Navy Yard shooting: Navy commander Tim Jirus narrowly escapes death

WASHINGTON, DC - U.S. Navy Commander Tim Jirus, who survived Monday's Navy Yard mass shooting even as the man he was talking to was shot dead in front of him, said the close call "makes me like life a lot today."

The 25-year Navy veteran works on the fourth floor of Building 197 where officials say at least one gunman opened fire at about 8:20 a.m. Twelve died, along with the gunman.

"We heard what sounded like multiple gun shots, like a cap gun, in my opinion -- that volume level -- four or five times," said Jirus, standing on M Street about four blocks from the crime scene. A couple of minutes later, he said, the fire alarm was activated inside the building, and he joined others evacuating as they had been trained to do. "There was no urgency," he said.

Standing in an alley behind Building 197, Jirus was joined by a civilian who walked over from the boiler shop.

"He was talking to me about what was going on in my building. He mentioned there was a shooter in the building and I said I couldn't confirm that. We had about a one-minute conversation. I heard two gunshots go off near us. He fell down and I ran … I saw him drop in front of me. He was shot in the head."

"I don't want to go through that again," the Iowa native said. "I've seen dead people before. That's not a shocker to me. But to hear gunshots and realize you were that close, I mean, it makes me a little unnerved. It makes me like life a lot today. I'll hug my kids next time I see them."

The shooting at the naval facility about a half-mile from the U.S. Capitol left 13 people dead, including a shooter, and three, including a Washington Metropolitan Police Department officer, wounded, according to Washington Metropolitan Police Chief Cathy Lanier.

The shooter was identified by The Associated Press as Aaron Alexis, 34, of Texas. According to The Navy Times, Alexis served from 2007 to 2011 and left the service as an aviation electrician's mate first class. He had been working at the Navy Yard as a contractor.

For hours after the mass attack, authorities searched for as many as two possible accomplices. One was later identified as not being involved.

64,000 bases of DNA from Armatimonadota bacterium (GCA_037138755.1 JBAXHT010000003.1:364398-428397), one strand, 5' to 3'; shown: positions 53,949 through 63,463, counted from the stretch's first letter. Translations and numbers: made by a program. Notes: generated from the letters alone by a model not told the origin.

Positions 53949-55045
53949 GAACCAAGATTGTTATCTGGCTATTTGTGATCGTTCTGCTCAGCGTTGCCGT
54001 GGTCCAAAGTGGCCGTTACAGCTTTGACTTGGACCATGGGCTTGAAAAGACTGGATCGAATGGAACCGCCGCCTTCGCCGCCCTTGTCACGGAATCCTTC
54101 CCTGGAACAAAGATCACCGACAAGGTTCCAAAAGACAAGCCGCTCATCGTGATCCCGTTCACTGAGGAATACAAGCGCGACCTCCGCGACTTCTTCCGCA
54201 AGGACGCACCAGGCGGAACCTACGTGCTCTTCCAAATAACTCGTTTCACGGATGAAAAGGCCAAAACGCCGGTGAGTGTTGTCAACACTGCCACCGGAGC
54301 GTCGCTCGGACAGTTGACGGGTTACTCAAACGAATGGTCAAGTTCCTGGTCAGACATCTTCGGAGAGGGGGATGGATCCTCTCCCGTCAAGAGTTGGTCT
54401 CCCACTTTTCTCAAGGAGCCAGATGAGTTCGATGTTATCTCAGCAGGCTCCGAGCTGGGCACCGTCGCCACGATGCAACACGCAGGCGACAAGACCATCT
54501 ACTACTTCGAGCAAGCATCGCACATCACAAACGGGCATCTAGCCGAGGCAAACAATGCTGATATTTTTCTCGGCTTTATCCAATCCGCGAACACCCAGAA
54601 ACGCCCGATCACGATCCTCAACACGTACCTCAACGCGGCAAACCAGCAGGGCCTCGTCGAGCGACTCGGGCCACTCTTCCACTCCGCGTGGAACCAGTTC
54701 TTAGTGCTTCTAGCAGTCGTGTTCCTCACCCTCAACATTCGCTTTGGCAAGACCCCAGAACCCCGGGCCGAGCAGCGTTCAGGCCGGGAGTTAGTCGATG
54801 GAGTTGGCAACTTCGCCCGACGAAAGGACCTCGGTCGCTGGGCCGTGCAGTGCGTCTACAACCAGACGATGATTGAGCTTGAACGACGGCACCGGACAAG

The remaining suspect was described as an African-American man wearing an olive-drab uniform. The FBI took charge of the investigation which involves D.C. police, the federal Bureau of Alcohol, Tobacco, Firearms and Explosives; U.S. Marshals, U.S. Park Police and Metro Transit officers. Mayor Vincent Gray said there were no known grounds for considering it a terrorist attack.

A Common Area Access Card, or CAAC, is required to enter the 65-acre, walled compound, and the cards are coded to permit access to specific buildings, Jirus said. It once served as a shipyard and weapons plant and is now headquarters to the Naval Sea Systems Command, which builds and maintains the Navy's ships and submarines as well as their combat systems. About 3,000 military and civilian employees work there.

Patricia Ward, a logistics expert, works in another building on the compound but had just used an ATM and had bought breakfast in the ground-floor cafeteria of Building 197 when she heard three shots, three seconds of silence, then four more -- "Pop. Pop, pop, pop." A female security guard, handgun drawn, ordered everyone to flee the building, she said, still visibly shaken two hours later as she stood beneath reporters' umbrellas in a light rain.

Strangely, it wasn't Ward's first experience with an office shooting. In March 1995, she was working in a Navy office in Crystal City, Va., just south of the Pentagon, when co-worker Ernest J. Cooper, an Air Force retiree, wounded two supervisors then shot himself fatally in the head.

The Navy Yard, just blocks from the U.S. Capitol, is surrounded by blocks and blocks of recently built three-story brick row houses painted in various pastel colors. Brick sidewalks and new trees abound in the trendy neighborhood not far from the Nationals' baseball stadium. The Nats' home game Monday night against Atlanta was postponed.

"How secure it is? If you asked me that question at 8 o'clock this morning, I'd have said ‘very secure,'" Jirus said. "At 8:30, when I'm running for my life, it's a different answer."

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